The national Department of Science & Technology has a specific directorate (Knowledge Management Systems) managing and documenting indigenous knowledge. The Western Cape Indigenous Knowledge Systems Documentation Centre (IKSDC) was previously managed by a Not for Profit agency and, as of 2018, had been transferred to CPUT under the aegis of the Agrifood Technology Station. The Western Cape IKSDC (as it is known) is one of 10 in the country (one in each of 8 provinces and two in Kwazulu Natal).
The IKSDC is a flat structure in terms of personnel i.e. a Manager (myself) and a Coordinator, the latter being appointed as of 1st March 2019 (Ms. Mbali Dlamini). The latter person is the key practitioner and works closely with the Directorate: Knowledge Management Systems and different communities as they are identified. The Manager and a Steering Committee largely plays an oversight role and the project will be monitored through the DST M&E unit related to this.
Considering that ATS is a latecomer to the game, systems and activities are still being put in place or enacted. One leg of the project is to re-visit a community in the Oudtshoorn area which was survey in the last three years. This visit is to tie up loose ends and to re-collect data that did not live up to expectations in terms of its integrity.
Regarding the concept, collection and protection of such data, you could refer to an article put out by the Human Sciences Research Council (HSRC) dealing with attitudes to indigenous knowledge or how UWC is mainstreaming this concept in the curriculum. Another interesting article is that in the Mail & Guardian (February 2018).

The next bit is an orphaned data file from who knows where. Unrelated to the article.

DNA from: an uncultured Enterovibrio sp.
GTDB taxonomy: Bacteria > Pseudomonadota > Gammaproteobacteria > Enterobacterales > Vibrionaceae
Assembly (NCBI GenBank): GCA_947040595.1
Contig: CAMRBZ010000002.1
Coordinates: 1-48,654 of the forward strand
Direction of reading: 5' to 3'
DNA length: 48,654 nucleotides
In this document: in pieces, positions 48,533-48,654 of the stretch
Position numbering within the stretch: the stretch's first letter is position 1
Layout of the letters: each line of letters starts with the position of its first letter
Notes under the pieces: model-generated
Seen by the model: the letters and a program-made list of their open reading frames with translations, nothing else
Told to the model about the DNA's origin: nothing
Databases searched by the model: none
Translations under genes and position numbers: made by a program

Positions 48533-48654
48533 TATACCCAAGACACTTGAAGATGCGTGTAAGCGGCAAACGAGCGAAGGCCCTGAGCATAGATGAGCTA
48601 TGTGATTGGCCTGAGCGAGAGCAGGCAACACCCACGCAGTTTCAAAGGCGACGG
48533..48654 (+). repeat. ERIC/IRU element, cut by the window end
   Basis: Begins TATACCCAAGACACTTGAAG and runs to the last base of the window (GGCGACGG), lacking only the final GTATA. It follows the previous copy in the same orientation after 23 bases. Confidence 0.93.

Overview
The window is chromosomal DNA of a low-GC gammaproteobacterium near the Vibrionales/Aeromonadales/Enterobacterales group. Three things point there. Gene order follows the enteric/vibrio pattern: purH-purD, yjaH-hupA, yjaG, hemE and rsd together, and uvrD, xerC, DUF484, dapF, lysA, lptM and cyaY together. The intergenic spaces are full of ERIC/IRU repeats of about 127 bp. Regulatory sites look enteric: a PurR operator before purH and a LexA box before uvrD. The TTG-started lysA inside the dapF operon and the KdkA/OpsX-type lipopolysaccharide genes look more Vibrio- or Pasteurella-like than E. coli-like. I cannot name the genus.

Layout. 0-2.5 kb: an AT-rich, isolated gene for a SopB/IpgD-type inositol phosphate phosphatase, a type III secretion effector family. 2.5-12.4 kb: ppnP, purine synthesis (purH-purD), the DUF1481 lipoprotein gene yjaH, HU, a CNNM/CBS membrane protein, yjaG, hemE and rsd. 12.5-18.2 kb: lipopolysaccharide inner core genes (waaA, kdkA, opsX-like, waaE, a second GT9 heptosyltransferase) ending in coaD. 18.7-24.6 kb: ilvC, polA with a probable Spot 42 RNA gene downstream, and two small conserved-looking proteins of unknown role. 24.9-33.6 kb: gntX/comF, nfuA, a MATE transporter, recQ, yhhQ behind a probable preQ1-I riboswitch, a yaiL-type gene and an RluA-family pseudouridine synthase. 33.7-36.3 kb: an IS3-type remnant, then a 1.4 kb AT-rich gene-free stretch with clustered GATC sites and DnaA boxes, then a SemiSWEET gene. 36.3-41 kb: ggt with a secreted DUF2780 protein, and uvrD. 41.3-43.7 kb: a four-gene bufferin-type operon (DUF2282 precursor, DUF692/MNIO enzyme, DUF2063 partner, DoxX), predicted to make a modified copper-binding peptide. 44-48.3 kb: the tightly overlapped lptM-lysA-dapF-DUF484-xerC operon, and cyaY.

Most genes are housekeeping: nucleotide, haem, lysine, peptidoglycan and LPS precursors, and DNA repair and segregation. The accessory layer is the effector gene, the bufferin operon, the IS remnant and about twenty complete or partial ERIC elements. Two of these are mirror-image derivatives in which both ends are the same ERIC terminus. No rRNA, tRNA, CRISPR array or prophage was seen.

Why is ATS dabbling with the concept of indigenous knowledge? Well may you ask! Keep in mind that indigenous knowledge takes on many different forms e.g. food, plants, medicine, arts & culture, storytelling, etc. It is obvious that food would be uppermost in mind in relation to ATS and the Department of Food Science & Technology. However, there is also common ground with all the other types of knowledge at CPUT and other institutions of learning. Medicine in particular – CPUT (via the Department of Horticultural Sciences) are working in this area. So too the Department of Biomedical Sciences and the Oxidative Stress Research Centre.
Keep in mind that the idea of information collection and protection is to ensure that any beneficiation related to this knowledge should include benefits for the owners of the knowledge in one way or the other. Examples of where this went wrong are the Hoodia gordonii incident and also rooibos (Aspalathus linearis). If it is done correctly, the data collected can then be used to drive innovation in the different fields to the benefit of all involved. It is expected that the family of Technology Stations in the country should be at the forefront of this beneficiation and technology development.
Finally, since this project in its entirety deals with people and communities, managing this process requires exceptional adherence to ethical practices, good communications and relationship management. ATS look forward to being part of this process as the project matures.